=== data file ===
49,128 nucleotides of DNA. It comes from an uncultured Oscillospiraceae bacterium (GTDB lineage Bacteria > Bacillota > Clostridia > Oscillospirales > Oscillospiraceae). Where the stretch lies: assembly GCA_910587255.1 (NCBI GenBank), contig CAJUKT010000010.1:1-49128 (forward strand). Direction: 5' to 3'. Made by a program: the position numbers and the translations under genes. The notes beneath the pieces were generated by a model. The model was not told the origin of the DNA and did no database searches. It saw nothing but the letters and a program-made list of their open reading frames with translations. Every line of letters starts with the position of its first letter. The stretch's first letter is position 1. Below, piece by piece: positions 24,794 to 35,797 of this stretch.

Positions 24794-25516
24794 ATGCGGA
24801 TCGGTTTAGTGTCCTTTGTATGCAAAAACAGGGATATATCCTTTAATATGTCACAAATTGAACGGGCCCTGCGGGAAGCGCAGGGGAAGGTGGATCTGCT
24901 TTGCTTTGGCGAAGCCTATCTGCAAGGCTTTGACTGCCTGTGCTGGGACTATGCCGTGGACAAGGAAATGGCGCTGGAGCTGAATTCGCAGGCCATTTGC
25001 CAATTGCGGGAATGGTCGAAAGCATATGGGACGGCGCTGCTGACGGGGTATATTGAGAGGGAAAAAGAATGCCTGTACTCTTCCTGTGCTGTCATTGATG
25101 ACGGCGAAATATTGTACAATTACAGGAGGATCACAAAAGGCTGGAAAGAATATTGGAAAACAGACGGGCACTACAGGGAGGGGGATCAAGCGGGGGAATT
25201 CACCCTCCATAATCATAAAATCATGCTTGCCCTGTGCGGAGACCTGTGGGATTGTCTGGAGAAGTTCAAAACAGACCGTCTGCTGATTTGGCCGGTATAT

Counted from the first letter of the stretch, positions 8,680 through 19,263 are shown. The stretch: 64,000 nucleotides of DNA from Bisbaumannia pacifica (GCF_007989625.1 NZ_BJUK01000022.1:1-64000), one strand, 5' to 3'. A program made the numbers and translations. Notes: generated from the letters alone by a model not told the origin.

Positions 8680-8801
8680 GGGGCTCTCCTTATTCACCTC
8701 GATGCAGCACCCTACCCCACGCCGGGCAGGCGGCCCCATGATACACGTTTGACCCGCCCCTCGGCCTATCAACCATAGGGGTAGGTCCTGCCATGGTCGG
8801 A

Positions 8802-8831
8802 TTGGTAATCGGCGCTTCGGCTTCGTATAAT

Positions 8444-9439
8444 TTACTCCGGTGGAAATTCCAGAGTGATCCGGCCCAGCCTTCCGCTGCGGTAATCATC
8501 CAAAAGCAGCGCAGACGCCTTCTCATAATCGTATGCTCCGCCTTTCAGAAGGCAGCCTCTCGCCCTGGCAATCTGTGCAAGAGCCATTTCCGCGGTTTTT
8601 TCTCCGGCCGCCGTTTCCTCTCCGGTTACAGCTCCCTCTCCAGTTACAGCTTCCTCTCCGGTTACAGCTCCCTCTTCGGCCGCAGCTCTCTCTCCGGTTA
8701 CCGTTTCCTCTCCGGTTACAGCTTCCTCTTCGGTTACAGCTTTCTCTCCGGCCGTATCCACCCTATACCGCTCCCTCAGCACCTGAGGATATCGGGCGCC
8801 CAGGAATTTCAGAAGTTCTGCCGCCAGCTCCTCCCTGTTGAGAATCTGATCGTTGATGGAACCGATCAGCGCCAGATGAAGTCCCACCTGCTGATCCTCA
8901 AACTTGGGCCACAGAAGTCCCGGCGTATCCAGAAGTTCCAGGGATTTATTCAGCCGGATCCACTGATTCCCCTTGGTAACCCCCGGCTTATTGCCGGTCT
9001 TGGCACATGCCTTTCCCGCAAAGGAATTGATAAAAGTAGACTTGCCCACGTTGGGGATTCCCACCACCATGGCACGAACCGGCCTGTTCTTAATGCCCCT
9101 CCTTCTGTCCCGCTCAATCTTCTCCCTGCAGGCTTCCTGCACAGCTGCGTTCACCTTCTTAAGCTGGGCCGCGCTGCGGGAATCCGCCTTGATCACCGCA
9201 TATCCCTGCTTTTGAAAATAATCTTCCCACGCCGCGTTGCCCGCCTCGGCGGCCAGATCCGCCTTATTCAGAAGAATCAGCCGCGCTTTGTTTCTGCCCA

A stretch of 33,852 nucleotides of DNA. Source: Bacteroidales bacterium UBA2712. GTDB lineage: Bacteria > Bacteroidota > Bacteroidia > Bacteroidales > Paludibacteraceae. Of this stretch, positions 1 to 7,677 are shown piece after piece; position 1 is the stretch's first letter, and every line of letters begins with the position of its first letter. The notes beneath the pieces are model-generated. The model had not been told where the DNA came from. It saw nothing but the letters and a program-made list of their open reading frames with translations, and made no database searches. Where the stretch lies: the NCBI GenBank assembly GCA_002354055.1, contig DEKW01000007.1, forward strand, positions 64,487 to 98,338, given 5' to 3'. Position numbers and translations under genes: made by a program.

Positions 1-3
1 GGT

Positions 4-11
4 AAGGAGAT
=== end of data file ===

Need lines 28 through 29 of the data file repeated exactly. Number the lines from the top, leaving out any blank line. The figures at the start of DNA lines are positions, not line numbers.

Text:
1 GGT

Positions 4-11